If any of you actually liked Ryan Burns' cover story last month, the one titled "Hooked," raise your hand. That's what I thought.
But then again, if you liked everything you read, we wouldn't need a First Amendment. That's the one that protects our right to speech, press, religion, assembly and petition. It is what lights Lady Liberty's torch.
You don't need to protect what everyone likes, just the stuff some people dislike enough to want to stifle. And that First Amendment becomes stale and crusty if no one has the guts to publish something stifle-worthy. "Hooked" fell into that category, for sure. There I was at Renata's, forced to explain to my 5-year-old daughter over a spinach and almond crepe why someone would hang herself from a ceiling by hooks in her skin. This was not a conversation I wanted to have. And in my household we consider almost no subject taboo. As soon as she was old enough to know that boys have a penis and not a "peanut," we talked about where babies come from and watched on YouTube a woman give birth. She thought it was yucky. But that was on my terms and not in public over crepes before my second cup of coffee kicked in.
So when I read the slew of letters that flooded in to Hank Sims I told him I couldn't help agreeing with them. But then again, it wasn't the story I objected to so much as the cover displayed on racks at the eye level of a 5-year-old.
But when Judy Hodgson wrote to tell me she intended to apologize to her readers in a column, I cautioned her. It was 20 years and six months ago that I quit my first newspaper job over a publisher's apology to his readers for something the paper had printed. That's too long a story to go into now, but the point is this: Publishers hire editors and writers to decide what to write about. The best publishers let their people do their jobs and back them up for the decisions they make.
As a reader you don't want your publication to serve you mush. But that means that on occasion it will hand you something that won't taste too good. Once in a while, it might taste so awful, you want to dump it in the trash. So do that. But come back to the table next time, because you might find the next week's serving delicious.
The publication of "Hooked" couldn't be more timely. Last week was Banned Books Week, and it is the 50th anniversary of the publication of To Kill a Mockingbird, which is one of the most-targeted books for banning. I also picked up the "Hooked" story just a few weeks after accomplishing a lifetime goal: I read Ulysses, by James Joyce. In 1933 the U.S. banned importation of Joyce's masterpiece, which, by the way, is almost impossible to read. But back then, U.S. District Court Judge John Woolsey ruled that in its entirety the book wasn't obscene, even though in one chapter Leopold Bloom masturbates on a public beach and in another Molly Bloom imagines the various ways she has had sex. The decision gave writers license to experiment and gave the American public the ability to read what some might consider dangerous.
The First Amendment is now just over 200 years old, but its concepts of press freedom date to 1644, when John Milton wrote this: "Though all the winds of doctrine were let loose to play upon the earth, so Truth be in the field, we do injuriously, by licensing and prohibiting, to misdoubt her strength. Let her and Falsehood grapple; who ever knew Truth put to the worse, in a free and open encounter?"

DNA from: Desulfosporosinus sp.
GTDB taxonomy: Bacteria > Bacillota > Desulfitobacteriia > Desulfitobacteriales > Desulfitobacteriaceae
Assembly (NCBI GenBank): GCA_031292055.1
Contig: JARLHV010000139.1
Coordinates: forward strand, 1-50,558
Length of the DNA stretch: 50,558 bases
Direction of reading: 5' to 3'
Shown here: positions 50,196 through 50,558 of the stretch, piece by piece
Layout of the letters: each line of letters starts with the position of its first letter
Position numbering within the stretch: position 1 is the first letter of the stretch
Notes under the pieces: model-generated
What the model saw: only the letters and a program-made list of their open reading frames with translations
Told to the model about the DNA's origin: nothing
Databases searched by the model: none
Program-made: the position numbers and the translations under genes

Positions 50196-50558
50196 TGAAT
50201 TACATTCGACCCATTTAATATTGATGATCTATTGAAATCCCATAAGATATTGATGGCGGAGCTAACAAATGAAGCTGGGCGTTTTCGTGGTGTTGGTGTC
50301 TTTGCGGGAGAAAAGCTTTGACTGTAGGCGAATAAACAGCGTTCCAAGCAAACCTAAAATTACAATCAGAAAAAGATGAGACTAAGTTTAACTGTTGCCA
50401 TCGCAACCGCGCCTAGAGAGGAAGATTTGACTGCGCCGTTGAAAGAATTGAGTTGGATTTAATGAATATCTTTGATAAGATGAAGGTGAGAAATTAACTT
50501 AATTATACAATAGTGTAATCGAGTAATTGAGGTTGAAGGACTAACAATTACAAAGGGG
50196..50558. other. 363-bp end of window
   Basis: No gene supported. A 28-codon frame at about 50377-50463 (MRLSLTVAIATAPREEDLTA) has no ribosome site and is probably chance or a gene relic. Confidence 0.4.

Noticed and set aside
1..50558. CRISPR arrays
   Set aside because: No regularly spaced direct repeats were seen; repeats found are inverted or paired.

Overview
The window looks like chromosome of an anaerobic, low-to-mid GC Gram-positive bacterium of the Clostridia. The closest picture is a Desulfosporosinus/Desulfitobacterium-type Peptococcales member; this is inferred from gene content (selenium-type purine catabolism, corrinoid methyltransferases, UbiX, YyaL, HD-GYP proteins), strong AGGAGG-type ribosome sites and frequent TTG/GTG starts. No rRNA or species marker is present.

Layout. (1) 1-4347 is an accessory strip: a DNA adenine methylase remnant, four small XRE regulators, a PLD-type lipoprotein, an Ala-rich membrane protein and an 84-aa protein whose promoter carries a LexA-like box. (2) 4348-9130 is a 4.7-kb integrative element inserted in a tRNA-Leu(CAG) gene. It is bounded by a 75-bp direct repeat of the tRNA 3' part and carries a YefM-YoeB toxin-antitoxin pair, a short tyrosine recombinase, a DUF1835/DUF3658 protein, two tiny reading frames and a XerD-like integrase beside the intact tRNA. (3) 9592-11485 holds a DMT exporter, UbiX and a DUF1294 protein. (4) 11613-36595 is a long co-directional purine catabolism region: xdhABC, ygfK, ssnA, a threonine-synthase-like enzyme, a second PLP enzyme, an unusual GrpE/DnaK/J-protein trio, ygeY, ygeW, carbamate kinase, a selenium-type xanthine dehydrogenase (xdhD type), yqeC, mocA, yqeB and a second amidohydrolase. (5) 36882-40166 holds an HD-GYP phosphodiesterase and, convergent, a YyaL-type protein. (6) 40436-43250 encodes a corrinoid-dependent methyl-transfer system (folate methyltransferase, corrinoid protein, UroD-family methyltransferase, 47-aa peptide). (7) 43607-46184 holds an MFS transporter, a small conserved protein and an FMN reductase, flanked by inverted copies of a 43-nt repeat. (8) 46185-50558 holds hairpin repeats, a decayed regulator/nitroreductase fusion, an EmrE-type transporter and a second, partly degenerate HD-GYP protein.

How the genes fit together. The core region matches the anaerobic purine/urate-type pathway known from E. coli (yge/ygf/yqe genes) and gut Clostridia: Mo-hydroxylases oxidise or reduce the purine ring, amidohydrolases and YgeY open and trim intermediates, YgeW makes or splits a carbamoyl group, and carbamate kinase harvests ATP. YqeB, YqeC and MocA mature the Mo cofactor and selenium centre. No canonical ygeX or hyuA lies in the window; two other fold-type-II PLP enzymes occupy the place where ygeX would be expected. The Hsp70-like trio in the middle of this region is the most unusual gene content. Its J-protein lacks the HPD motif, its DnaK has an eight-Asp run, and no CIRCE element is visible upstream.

Supreme Court Justice Oliver Wendell Holmes based his landmark opposition of wartime censorship in Abrams v. United States in 1919 on Milton when he said: "Persecution for the expression of opinions seems to me perfectly logical. If you have no doubt of your premises or your power and want a certain result with all your heart you naturally express your wishes in law and sweep away all opposition ... But when men have realized that time has upset many fighting faiths, they may come to believe ... that the ultimate good desired is better reached by free trade in ideas ... that the best test of truth is the power of the thought to get itself accepted in the competition of the market ..."
There was no better example of this marketplace of ideas than the backlash of letters and comments that flooded the Journal after it published "Hooked."
More and more I worry that in the age of media selectivity, where we Google search only stuff we already know about, we will lose the ability to dialog. That requires civil conversation between opposing viewpoints.
NPR recently aired a story about SeekFind, a Christian-based search engine that will yield only links deemed Bible-safe. In a class on mass media I taught several years ago, I assigned two books and by the end of the course I had disagreed with just about everything both authors had to say. A student asked me why I bothered assigning a book I disagreed with. I said: "Why read something you agree with? It is the stuff you disagree with that gets you thinking."
The bloody photo on the cover of the "Hooked" issue I could have done without. But my daughter hasn't developed any obsession for piercings, except for her ears, and she first asked for pierced ears when boys still had peanuts.
I never finished reading "Hooked" because I decided I got the gist and it didn't go with my crepes. But the community dialog the article spurred? Well, that I ate up.
Marcy Burstiner is an assistant professor of journalism and mass communication at Humboldt State University. She doesn't hang by any wires but you can usually find her hanging out at the Farmer's Market in Arcata each weekend.